Just look at the PDF's Barth has posted in the past. That is just a sample of the documents available for the M16 system. There are thousands of pages written for hundreds of tests, done by the military with thousands of rounds of ammo fired. I don't think there's a rifle or system out there with such a massive amount of analysis and testing done. It is the most documented rifle on Earth.

TestPilot
April 11, 2008, 07:15 AM
Whole point is, when you go with something new or unknown, you are giving up a massive, almost complete wealth of knowledge on another system

AK-47 - proven.
AR-15 proven, same with FAL and others.
AR -15 Proven? Of course it is. Proven to still jam after decades of adoption and changes. I'm supposed to be comforted by this?

Speaking of which. AR-15 unreliability in the desert is primarily HK propaganda to push for their piston uppers.
It was plenty unreliable in the in the military range without being in the desert.

Piston AR's offer no solution whatsoever to the sand/grit problem.
This is not the only problem. 100% for the failures I've observed related to M4 was not foreign sand/grit. The top cause was carbon the DI system sprayed on the inner seizing up the action, followed by poor magazine.

Just look at the PDF's Barth has posted in the past. That is just a sample of the documents available for the M16 system. There are thousands of pages written for hundreds of tests, done by the military with thousands of rounds of ammo fired. I don't think there's a rifle or system out there with such a massive amount of analysis and testing done. It is the most documented rifle on Earth.
If I have an M4 with a seized up bolt carrier in my hand, and I don't have a massive spray bottole of CLP with me, that thousands of pages of written documents will help me how?

I was one of the people who said, "DI AR15 is okay. They are dirtier, but with proper maintenance it will run reliably." It was because that's what army is saying in the press, and they still try releasing some surveys about soldiers being satisfied with M4s, they never came around to ask me though. AR 15 system being reliable was what I wanted to believe about the rifle U.S. army was using, and for the complaints, I assumed most of them were comming from people who did not knew better.

That was my attitude until I actually had to deal with it in the military and be the one who has to wonder if that thing would seize up before I even finigh up shooting combat load.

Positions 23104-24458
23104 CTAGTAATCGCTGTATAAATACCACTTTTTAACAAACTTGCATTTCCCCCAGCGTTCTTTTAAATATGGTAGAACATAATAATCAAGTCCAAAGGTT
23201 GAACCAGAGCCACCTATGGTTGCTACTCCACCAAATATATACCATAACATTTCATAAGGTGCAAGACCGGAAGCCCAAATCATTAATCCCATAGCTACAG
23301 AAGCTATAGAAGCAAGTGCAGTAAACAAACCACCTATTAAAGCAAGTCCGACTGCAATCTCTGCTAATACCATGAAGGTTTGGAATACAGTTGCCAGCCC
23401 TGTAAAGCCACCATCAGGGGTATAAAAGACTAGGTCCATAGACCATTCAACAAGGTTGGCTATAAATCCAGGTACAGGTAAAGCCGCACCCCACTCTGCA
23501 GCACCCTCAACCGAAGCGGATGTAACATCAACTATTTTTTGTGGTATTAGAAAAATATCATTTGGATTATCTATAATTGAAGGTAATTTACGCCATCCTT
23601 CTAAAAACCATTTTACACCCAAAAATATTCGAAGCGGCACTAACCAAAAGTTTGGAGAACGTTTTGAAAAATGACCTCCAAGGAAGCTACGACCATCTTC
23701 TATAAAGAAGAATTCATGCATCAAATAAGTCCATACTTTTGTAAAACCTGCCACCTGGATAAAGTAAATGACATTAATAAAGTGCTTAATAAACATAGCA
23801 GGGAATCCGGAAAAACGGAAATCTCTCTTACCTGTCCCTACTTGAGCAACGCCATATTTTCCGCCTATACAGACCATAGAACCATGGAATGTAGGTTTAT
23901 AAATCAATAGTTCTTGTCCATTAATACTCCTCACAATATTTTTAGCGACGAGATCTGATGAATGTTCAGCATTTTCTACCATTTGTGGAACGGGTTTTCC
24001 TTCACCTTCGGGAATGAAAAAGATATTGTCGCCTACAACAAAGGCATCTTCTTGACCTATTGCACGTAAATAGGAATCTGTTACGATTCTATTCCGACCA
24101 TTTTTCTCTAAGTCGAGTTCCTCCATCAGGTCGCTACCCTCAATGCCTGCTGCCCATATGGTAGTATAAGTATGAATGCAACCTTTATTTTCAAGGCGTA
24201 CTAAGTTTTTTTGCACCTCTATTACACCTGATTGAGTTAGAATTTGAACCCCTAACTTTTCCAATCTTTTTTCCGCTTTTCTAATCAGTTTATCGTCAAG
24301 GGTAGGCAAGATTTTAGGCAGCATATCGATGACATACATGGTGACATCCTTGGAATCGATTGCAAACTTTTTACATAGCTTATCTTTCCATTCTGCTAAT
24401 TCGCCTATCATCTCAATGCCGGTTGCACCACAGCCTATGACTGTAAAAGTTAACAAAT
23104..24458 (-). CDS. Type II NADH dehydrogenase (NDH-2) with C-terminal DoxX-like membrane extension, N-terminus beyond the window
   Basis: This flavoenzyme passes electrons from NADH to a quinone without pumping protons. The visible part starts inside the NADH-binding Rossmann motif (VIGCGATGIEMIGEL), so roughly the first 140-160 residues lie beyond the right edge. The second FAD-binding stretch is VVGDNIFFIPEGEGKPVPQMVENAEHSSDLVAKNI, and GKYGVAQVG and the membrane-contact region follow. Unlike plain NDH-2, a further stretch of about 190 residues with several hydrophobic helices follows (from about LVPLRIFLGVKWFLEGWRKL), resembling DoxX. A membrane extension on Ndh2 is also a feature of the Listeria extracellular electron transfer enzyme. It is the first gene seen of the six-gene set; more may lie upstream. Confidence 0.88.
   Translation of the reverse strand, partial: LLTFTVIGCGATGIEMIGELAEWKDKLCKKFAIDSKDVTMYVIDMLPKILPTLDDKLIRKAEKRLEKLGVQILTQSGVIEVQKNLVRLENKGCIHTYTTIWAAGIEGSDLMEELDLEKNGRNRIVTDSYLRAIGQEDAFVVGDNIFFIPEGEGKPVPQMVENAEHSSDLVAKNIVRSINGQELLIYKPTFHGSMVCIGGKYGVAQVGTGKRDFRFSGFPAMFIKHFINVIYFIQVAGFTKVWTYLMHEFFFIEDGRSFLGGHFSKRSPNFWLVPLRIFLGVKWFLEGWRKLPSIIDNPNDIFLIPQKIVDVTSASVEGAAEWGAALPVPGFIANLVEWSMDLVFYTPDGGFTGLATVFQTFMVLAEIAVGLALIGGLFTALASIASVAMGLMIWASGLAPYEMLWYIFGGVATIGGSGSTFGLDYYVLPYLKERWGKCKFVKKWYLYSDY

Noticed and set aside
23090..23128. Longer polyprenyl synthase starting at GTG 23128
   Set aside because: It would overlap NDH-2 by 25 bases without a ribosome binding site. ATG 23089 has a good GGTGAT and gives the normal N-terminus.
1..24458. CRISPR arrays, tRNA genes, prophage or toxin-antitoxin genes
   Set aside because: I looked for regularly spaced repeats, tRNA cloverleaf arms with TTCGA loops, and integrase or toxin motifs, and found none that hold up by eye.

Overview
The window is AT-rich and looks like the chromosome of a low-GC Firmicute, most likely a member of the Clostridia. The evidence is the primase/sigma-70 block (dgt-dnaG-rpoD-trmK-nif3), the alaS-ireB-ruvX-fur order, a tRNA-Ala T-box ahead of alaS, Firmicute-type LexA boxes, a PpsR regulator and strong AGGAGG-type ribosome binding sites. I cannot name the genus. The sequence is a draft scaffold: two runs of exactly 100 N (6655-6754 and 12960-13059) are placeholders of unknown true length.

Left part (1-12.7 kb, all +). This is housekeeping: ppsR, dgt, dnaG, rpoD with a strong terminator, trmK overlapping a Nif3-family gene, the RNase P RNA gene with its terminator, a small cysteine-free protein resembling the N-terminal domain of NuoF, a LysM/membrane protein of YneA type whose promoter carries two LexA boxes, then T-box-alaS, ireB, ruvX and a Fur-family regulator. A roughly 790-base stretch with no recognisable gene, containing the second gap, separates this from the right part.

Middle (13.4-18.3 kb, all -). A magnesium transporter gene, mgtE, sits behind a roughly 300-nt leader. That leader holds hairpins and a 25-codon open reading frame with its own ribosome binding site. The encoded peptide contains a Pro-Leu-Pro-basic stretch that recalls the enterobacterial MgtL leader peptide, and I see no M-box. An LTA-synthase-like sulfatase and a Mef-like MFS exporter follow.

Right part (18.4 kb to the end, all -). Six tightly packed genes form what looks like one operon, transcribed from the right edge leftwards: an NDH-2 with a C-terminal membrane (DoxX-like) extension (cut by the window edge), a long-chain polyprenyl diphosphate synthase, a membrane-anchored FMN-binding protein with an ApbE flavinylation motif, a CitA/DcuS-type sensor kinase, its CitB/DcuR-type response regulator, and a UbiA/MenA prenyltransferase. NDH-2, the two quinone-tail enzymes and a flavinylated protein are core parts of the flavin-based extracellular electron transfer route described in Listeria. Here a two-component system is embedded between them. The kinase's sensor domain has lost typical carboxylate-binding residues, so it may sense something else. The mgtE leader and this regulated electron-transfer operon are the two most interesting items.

BsChoy
April 11, 2008, 08:03 AM
In my experience with the original DI system AR's and having fired thousands of rounds and watched thousands more be fired I cannot remember seeing one carbon build up related malf? This is with base model Bushmaster patrol rifles in M4 and A3 config's.

I have to say pistol driven really intrigues me but like I said its not an overly troublesome system in my opinion.

jason10mm
April 11, 2008, 09:25 AM
I wonder if the piston systems will take over in the next 10-15 years, especially if the military moves away from the M16-based systems.

I think the AR-15 platform is here to stay for a long time in civilian hands (barring legal action) due to its modularity and ergonomics, but if piston uppers can be made for the same price and involve less cleaning and gain an air of "improved reliability" then I could see them becoming more popular, especially if the Cerebus owned lines add them to their catalogue.

Don't Tread On Me
April 11, 2008, 05:40 PM
I reference the military reports, but I always rely on my personal experience. I have yet to have a single failure in my AR-15's and I don't exactly clean them often.

That's a lie, I had one failure. I had a stuck case (Wolf ammo) and that was after firing in excess of 500 rounds of that filthy crap without a single cleaning whatsoever.

Regular ammo - never a single malfunction. I use USGI mags and I have good AR's.


If carbon fouling stops them, I don't know how much more dirty to get them so that they jam as a result of it. I've had good reliability run wet or even after they dried out from so much shooting. The gases heat the oil and burn it off, they blast the oils out and the carbon soaks it up and dried up the action. Despite that, it still runs.


Now, aside from my personal tests - when I am regularly maintaining my rifles, I've NEVER ever abide by the whole "run em dry" philosophy that seems to have started from Gulf War I. I've always lubed them and lubed them generously. Nice and wet. Now, like I said ...I've run them after they were crusty and dried out with full filth and they kept going, but its always better as a precaution to keep them lubed.